Plug-in vehicles pose challenges for feds

WASHINGTON, D.C. - Federal agencies are obligated by law and executive order to use plug-in electric vehicles when they become commercially available, but meeting that requirement will be a major challenge, auditors from the Government Accountability Office found.

In a new report, GAO found that the likely high cost of those vehicles and insufficient infrastructure for recharging them are barriers to widespread adoption, at least initially. In addition, many of the laws governing federal energy use and vehicle acquisition hold contradictory goals that will make it difficult for agencies to comply.

Manufacturers plan to introduce several types of plug-in electric vehicles during the next six years, GAO found. The General Services Administration typically negotiates with auto manufacturers for discounted prices on vehicles — often more than 40 percent below the manufacturer's suggested retail price.

But agency officials interviewed by GAO said it would be difficult to obtain discounts for early plug-ins since manufacturers are reluctant to offer price-reductions on new lines because they need to recover their startup costs in the retail market. That suggests agencies could pay more for a plug-in electric vehicle than ordinary consumers, according to the report.

Also, because its fleet-management arm operates on a revolving fund basis, meaning GSA must be able to cover its operating costs through lease rates, it would be difficult for the agency to absorb the additional cost of electric vehicles without receiving appropriated funds.

Bringing the cost of plug-in electric vehicles in line with small gas-powered vehicles or even gas-electric hybrid vehicles will depend on how quickly and widely they are adopted by consumers, something that will depend on many factors, including their cost relative to the cost of operating other vehicles, the availability of consumer credit, and the infrastructure necessary to support the vehicles. GAO cited one study that estimated 40 percent of consumers did not have access to an outlet near their vehicle at home. Creating a public charging infrastructure would require a new system for building those outlets and billing consumers for the power dispensed.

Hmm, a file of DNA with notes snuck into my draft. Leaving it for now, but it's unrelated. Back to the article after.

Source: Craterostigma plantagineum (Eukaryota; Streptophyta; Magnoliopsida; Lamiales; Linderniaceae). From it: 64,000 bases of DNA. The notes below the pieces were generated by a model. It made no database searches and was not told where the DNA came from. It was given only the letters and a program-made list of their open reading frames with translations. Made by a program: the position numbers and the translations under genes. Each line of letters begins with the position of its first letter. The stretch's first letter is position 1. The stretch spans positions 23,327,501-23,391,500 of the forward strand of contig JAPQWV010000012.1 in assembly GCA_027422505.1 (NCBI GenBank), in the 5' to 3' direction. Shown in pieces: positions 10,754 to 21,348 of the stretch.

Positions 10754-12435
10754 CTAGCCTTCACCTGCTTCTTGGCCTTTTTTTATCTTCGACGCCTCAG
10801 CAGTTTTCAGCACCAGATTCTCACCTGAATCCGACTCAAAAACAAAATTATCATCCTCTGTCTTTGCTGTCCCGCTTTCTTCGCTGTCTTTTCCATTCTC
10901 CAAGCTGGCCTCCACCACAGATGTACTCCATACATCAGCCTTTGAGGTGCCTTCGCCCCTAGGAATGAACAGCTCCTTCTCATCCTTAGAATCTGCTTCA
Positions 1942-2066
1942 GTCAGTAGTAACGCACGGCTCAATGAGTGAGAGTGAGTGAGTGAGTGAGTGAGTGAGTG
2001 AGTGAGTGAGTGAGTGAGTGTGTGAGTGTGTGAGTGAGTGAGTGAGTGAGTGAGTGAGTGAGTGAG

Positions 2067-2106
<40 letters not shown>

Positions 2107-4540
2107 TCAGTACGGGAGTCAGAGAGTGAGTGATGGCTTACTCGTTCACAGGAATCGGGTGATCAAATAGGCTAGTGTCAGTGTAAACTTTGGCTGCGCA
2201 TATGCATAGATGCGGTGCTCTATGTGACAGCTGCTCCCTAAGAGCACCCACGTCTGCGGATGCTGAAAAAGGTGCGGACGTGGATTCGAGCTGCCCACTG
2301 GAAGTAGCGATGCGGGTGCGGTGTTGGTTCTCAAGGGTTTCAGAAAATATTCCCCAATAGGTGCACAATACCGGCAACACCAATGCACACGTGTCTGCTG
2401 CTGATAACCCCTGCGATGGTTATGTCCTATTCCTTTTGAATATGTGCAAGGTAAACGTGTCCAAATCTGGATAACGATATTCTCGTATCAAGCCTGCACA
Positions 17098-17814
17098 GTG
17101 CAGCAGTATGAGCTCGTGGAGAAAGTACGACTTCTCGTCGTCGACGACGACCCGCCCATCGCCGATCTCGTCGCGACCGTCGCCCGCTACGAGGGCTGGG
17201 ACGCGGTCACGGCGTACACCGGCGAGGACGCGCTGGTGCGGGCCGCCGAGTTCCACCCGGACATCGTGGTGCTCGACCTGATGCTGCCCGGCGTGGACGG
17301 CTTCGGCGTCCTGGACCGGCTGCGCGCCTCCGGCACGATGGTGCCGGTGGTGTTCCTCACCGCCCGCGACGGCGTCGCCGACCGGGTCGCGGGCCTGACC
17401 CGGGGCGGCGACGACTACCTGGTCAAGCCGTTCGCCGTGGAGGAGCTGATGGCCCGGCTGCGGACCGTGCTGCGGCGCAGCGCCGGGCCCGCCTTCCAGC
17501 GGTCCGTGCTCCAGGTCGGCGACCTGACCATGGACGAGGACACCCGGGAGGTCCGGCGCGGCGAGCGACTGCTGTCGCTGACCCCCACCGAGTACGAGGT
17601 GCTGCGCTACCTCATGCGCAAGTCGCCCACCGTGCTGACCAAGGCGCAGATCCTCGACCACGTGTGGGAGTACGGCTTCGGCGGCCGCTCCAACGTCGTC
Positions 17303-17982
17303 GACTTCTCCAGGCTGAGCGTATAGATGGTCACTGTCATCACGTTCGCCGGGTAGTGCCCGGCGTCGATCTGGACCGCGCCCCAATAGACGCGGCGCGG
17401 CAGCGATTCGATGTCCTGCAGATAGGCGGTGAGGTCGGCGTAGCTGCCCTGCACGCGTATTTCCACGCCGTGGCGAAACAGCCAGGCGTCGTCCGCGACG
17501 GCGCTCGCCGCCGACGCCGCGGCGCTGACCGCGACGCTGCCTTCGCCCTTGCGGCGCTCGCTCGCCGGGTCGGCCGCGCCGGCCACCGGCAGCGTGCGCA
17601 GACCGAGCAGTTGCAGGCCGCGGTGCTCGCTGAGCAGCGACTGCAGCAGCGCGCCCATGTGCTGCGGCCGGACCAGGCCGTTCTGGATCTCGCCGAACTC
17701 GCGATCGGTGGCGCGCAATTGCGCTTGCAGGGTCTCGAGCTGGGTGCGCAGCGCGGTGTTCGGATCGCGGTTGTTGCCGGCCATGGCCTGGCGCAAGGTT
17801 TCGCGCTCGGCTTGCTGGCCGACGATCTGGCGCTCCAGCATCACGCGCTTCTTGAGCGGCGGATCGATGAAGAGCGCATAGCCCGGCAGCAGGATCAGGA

While a number of laws require agencies to reduce oil consumption and greenhouse gas emissions (the 2007 Energy Independence and Security Act, the 2005 Energy Policy Act, the 1992 Energy Policy Act, and Executive Order 13423 are among them), agencies also are under pressure to reduce electricity consumption under some of the same laws. If agencies start using plug-in electric vehicles in large numbers, their electricity consumption is likely to rise. Depending on where that electricity is produced — the bulk of electricity comes from coal-fired plants — the resulting greenhouse gases also could rise.

Measuring all these things — electricity consumption, oil consumption and greenhouse gas emissions — is a complex undertaking for which agencies lack clear guidance, GAO found.

GAO recommended the Energy Department, GSA, the Office of Management and Budget, the Environmental Protection Agency and organizations representing federal fleet customers propose legislative changes that would resolve conflicts and set priorities.


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